(CNN) -- It's a difficult age. Fifteen-year-old Harry Potter (the ever-improving Daniel Radcliffe) is at the mercy of his hormones. He's having trouble sleeping, his guardians -- the Dursleys -- want no more to do with him, and he's threatened with expulsion from Hogwarts after pulling out his wand in public. It feels like the whole world is against him.
Daniel Radcliffe as Harry Potter in "Harry Potter and the Order of the Phoenix."
Of course that's far from the case.
Among Muggles, there's no more popular literary hero. And even in his own realm, Harry has an enviable support group of friends and allies, including the so-called Order of the Phoenix, a motley crew of familiar faces that nevertheless remains mysterious for now. If he can bring himself to put his trust in them, perhaps Harry can also learn to trust himself.
At 870 pages, this is J.K. Rowling's longest book, and by consensus, it's not her best. Director David Yates and screenwriter Michael Goldenberg ("Peter Pan") have been more ruthless with the red ink than their predecessors, for which movie fans should certainly be grateful. In fact, at 138 minutes this is the shortest of the Potter movies to date.
It's also the most somber, beginning with a scary Dementors' attack in a dimly lit underpass and ending with an impressively staged battle between the forces of good and evil in the cavernous, black-tiled Department of Mysteries.
In between, Professor Dolores Umbridge employs all manner of tricks to trip up Harry and his friends. A stooge appointed to Hogwarts by the Ministry of Magic, the evil professor rapidly assumes the position of High Inquisitor in order to root out Dumbledore's supposedly insurrectionary conspirators.
Imelda Staunton ("Vera Drake") is hardly the short, flabby, toad-like Umbridge of the book. A giggly disciplinarian in pink knits, she rather reminded me of Queen Elizabeth II, though I suspect there's a deliberate echo of Margaret Thatcher in the way she pronounces her cruel diktats with a passive-aggressive feminine sweetness.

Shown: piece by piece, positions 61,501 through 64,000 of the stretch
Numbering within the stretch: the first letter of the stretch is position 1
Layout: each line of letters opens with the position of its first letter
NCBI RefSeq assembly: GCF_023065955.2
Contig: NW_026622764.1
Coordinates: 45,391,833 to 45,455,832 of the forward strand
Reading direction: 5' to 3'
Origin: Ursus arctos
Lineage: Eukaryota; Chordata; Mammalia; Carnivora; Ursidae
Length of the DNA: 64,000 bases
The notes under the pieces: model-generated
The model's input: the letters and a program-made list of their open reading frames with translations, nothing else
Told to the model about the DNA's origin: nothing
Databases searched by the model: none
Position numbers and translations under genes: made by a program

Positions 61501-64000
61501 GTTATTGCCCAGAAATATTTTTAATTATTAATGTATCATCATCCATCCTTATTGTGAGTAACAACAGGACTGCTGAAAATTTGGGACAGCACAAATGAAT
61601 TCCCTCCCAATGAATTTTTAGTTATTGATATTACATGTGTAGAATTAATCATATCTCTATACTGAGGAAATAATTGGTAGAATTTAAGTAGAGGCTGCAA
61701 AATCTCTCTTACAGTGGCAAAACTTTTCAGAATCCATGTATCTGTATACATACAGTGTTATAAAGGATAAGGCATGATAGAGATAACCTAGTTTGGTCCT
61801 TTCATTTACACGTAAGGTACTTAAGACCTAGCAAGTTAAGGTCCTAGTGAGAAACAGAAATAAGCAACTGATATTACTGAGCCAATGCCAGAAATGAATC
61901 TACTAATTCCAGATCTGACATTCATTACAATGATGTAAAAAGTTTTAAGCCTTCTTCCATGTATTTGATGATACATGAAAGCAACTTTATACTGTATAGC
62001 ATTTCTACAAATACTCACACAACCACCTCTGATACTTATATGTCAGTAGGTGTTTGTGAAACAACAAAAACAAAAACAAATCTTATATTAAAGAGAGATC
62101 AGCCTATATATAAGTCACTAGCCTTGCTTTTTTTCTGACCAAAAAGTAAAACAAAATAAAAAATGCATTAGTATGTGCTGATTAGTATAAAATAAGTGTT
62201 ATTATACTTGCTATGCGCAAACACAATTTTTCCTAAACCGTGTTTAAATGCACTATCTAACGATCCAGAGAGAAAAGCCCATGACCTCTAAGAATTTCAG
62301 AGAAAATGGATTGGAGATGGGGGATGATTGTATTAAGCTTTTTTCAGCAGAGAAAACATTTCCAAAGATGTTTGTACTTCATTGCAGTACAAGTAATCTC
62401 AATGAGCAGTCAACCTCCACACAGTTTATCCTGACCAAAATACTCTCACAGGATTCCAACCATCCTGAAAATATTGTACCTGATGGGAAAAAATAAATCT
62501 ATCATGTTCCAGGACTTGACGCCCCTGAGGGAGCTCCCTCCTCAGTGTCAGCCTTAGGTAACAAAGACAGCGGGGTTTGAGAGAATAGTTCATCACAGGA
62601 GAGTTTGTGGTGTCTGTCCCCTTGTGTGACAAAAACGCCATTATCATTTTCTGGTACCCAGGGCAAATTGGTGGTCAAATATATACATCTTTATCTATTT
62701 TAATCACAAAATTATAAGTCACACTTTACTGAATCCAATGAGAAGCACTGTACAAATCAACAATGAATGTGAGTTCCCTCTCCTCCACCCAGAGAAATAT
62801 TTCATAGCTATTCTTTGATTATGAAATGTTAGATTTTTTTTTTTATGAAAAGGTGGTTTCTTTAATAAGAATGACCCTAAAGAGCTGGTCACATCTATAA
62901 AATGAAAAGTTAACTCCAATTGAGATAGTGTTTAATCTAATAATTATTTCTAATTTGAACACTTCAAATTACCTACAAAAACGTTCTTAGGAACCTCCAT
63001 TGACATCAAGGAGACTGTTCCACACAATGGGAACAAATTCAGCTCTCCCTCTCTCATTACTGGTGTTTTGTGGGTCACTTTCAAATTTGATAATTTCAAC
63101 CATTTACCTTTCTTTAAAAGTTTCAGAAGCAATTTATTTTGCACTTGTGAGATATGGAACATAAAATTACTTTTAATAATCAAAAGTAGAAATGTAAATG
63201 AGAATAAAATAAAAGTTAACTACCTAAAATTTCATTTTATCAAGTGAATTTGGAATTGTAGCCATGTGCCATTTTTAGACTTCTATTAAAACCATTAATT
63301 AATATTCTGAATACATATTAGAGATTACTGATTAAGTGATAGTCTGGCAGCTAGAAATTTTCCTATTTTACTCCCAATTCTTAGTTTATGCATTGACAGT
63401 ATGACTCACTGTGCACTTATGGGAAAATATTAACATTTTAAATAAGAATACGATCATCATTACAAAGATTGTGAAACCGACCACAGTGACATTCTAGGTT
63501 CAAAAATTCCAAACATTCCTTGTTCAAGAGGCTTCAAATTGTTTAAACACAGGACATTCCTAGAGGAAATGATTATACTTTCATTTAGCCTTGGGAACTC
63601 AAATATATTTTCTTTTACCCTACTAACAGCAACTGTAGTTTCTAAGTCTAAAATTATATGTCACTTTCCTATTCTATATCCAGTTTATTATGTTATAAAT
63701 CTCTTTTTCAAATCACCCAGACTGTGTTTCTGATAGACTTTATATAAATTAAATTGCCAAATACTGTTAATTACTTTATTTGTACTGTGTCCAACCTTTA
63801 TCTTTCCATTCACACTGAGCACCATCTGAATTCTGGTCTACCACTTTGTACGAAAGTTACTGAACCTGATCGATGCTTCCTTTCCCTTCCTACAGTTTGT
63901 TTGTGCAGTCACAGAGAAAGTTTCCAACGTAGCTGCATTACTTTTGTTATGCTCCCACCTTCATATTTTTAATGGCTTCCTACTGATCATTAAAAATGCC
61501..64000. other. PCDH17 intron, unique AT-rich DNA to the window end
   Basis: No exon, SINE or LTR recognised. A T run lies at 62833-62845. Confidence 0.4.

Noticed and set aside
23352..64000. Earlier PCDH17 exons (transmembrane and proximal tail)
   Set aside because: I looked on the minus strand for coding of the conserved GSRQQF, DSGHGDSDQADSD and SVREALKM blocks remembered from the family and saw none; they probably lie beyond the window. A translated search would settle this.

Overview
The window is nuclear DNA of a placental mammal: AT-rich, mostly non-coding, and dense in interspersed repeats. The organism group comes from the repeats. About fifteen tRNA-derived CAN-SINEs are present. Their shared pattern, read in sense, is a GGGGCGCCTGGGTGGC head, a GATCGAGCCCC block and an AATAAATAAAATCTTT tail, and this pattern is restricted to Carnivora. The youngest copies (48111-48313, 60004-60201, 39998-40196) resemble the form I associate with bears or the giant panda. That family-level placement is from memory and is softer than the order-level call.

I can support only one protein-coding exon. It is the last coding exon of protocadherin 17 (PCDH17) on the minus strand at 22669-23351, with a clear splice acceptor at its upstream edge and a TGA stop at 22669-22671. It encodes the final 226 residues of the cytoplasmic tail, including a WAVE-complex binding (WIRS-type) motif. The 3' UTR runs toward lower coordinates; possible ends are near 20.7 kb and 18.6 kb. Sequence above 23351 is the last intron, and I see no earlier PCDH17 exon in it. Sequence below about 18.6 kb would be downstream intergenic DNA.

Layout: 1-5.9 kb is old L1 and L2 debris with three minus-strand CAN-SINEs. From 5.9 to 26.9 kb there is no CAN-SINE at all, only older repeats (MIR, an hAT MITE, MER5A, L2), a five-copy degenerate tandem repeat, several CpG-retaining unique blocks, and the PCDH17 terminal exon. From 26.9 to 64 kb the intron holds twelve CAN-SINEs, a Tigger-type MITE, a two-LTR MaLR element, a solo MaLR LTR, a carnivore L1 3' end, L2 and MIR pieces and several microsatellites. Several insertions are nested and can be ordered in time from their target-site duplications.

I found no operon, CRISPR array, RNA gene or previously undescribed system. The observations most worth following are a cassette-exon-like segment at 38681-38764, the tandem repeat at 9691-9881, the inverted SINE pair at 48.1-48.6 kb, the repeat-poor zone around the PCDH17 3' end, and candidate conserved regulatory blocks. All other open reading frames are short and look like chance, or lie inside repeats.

This despicable, petty government functionary masks her prejudice and sadism in blinkered loyalty to her paranoid boss, Minister of Magic Cornelius Fudge. But as villains go, Umbridge is a poor substitute for you-know-who -- the terrifying and elusive Voldemort. Umbridge is a rotten teacher and dangerously deluded, but in the movie, she is often a distraction from the big picture; it's a fundamental flaw that she's allowed to dominate for long stretches.
For the rest -- regrettably -- the adults mostly take a back seat as Harry sets about teaching practical pro-active magic to his schoolmates for the ever-impending showdown. There's a reduced role for Ron (Rupert Grint) too, though the Weasleys pull off one spectacular fireworks display. Perhaps mindful of feminist criticism, Hermione (Emma Watson) takes the initiative once or twice. Which is nice. Watch I-Reporter give her review of Potter's latest »
Mind you, she's still pretty vapid in comparison with the movie's two most arresting new characters: the friendly but decidedly weird Luna Lovegood (Evanna Lynch), and the not-so-friendly but excitingly freaky Bellatrix Lestrange (Helena Bonham Carter in banshee mode).
An experienced BBC TV director, Yates makes a reasonably strong showing on this difficult assignment, but like most of the earlier films in the series, it feels more like potted "Potter" than a movie in its own right. There's still enough suspense built into the saga to keep us watching, but after five installments, this dazzling box office wizard is slowly running out of tricks. There's less wonder here, and less fun -- not even a Quidditch match. In its place is a prevailing sense of grim determination.
Like I said, it's a difficult age.
"Harry Potter and the Order of the Phoenix" is rated PG-13 and runs 138 minutes. E-mail to a friend
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